The Howl

Early College Program at MC Earns Credit with Coyotes

CHS students in the program can leave high school with 60 credits toward a Bachelors degree.

CHS junior Jaxon Ko will finish high school next year with 60 credits towards his college degree.

Jaxon Ko

CHS junior Jaxon Ko will finish high school next year with 60 credits towards his college degree.

Samantha Ward, Reporter

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By the time most students graduate high school they will have only received their diploma, but for junior Jaxon Ko, a high school diploma isn’t enough.

Jaxon Ko is one of five CHS students who participate in the Early College program at Montgomery College. This two-year program was designed for 11th-grade students to simultaneously complete their junior and senior year of high school with their freshman and sophomore year of college. Therefore, by the time Jaxon Ko graduates high school, he will have earned 60 college credits as well as his associate’s degree.

Because he would be attending MC rather than CHS, Jaxon Ko was initially skeptical about joining this program because he feared it would take away from his high school experience, but he then realized that being able to shorten his education by two years was a once-in-a-lifetime opportunity.

“At first my biggest concern was not being able to see my friends while I’m at MC and barely being at Clarksburg even for things like sports and National Honor Society, but as time went on I saw how there’s a huge benefit with this program and just being asked to join it,” Jaxon Ko said.

According to his mother, Ana Ko, she received an abundance of information about this program prior to her son’s enrollment, and because the program offered not only educational benefits but also financial benefits, she urged him to apply for Early College.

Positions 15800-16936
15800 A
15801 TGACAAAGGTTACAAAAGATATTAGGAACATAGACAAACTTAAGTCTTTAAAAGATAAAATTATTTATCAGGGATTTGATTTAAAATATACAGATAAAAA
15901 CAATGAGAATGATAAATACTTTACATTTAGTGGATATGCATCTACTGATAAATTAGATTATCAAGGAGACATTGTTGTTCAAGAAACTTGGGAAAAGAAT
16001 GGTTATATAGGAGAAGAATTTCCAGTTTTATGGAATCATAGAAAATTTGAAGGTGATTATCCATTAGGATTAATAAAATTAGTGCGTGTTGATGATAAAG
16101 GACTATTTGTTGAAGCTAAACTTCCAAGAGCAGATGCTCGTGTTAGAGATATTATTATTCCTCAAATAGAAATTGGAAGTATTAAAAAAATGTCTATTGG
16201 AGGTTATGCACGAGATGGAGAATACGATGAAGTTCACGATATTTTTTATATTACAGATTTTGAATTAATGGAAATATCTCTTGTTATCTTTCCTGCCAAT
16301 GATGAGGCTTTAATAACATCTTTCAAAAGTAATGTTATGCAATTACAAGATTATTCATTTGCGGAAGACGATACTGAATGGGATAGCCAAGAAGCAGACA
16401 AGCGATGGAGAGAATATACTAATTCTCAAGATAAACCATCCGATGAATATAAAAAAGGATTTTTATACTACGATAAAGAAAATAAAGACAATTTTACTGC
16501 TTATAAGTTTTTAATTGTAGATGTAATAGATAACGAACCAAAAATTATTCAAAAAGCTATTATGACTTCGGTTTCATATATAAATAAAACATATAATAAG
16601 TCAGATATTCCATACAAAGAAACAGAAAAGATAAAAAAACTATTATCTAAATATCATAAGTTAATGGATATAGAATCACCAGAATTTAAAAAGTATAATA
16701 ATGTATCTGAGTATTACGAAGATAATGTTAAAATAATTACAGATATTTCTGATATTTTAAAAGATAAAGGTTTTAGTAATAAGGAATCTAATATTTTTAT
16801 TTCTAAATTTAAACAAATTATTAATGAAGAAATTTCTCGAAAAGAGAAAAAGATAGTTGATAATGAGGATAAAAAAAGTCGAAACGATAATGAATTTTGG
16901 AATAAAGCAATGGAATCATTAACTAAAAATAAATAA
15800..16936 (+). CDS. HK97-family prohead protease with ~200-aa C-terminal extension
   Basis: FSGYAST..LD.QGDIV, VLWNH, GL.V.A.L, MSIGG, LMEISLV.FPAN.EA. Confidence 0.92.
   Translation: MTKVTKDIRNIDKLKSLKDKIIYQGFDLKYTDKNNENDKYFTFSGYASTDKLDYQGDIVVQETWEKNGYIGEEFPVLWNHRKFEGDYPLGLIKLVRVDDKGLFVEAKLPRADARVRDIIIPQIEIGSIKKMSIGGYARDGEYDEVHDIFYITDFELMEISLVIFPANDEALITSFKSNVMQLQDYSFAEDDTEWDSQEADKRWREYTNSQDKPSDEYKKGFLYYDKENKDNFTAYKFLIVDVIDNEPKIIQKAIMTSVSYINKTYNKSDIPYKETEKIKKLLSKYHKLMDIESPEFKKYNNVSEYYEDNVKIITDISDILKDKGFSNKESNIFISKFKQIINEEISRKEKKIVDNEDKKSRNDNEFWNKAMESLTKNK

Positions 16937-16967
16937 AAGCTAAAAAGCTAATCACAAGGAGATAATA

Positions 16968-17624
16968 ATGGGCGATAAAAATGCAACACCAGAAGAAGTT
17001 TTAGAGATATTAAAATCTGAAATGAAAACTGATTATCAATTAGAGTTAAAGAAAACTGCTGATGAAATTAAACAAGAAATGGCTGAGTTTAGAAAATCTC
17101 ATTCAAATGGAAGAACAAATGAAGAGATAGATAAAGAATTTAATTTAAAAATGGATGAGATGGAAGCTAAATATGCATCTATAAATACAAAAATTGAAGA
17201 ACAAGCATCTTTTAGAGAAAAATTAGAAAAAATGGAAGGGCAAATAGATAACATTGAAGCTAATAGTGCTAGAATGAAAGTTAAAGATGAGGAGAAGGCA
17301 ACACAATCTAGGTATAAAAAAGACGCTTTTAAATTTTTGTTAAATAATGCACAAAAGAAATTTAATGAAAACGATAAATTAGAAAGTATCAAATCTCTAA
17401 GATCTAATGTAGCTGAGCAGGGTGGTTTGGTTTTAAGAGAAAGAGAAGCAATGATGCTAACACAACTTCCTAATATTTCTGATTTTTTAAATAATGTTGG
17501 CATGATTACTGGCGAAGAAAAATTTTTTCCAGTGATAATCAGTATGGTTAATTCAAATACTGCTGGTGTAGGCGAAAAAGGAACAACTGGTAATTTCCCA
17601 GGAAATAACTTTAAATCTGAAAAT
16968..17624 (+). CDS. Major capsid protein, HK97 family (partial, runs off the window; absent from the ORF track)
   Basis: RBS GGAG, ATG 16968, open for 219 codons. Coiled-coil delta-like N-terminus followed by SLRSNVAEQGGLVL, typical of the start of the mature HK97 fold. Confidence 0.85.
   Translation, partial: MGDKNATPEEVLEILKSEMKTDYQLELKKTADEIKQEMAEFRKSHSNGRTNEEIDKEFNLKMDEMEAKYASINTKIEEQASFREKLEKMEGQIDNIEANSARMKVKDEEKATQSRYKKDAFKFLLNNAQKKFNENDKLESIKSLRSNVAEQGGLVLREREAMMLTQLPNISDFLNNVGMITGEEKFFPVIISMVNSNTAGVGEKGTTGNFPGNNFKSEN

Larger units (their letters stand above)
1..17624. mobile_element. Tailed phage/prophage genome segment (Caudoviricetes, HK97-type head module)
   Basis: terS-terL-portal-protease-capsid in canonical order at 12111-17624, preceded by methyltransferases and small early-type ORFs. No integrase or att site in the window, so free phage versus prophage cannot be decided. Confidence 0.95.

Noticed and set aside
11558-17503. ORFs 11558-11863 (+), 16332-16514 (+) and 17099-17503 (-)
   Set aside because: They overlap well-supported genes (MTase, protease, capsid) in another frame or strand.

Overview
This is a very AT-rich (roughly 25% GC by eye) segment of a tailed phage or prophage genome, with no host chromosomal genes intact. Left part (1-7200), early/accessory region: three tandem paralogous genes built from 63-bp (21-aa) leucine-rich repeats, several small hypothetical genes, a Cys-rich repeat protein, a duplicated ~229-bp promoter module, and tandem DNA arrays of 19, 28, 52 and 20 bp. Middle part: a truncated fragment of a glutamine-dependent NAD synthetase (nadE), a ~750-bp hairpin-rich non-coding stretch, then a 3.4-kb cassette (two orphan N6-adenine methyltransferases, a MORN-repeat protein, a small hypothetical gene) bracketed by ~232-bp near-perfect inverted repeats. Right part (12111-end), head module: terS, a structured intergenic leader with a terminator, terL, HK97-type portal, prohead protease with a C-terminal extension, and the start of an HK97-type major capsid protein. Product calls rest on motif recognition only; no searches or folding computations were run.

“He gets the AP credits for high school but by actually doing the college courses another benefit is that I don’t have to pay for AP exams,” Ana Ko said, “and all these AP classes will transfer over to the universities which is another huge benefit.”

Though he is not enrolled in any classes at CHS, Jaxon Ko was still able to be on the golf team during the fall season. According to CHS golf coach Cliff Elgin, Jaxon Ko had explained the program to him prior to school starting. Elgin’s only concern was transportation and whether or not Jaxon Ko would be able to make it to the practices.

“He was able to work it out either through getting other teammates to pick him up or have parents help but he never missed anything,” Eglin said, “He was a captain and he played in every match.”

Although the classes Jaxon Ko is enrolled in are much more rigorous than the average high school courses and no adjustments are made for the high school students, he found the change from high school classes to college structured classes to be manageable especially alongside his cohort.

“Everyone who was chosen to be there is at the same pace and geared toward learning something, kind of just emitting a positive vibe,” Jaxon Ko said.

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Early College Program at MC Earns Credit with Coyotes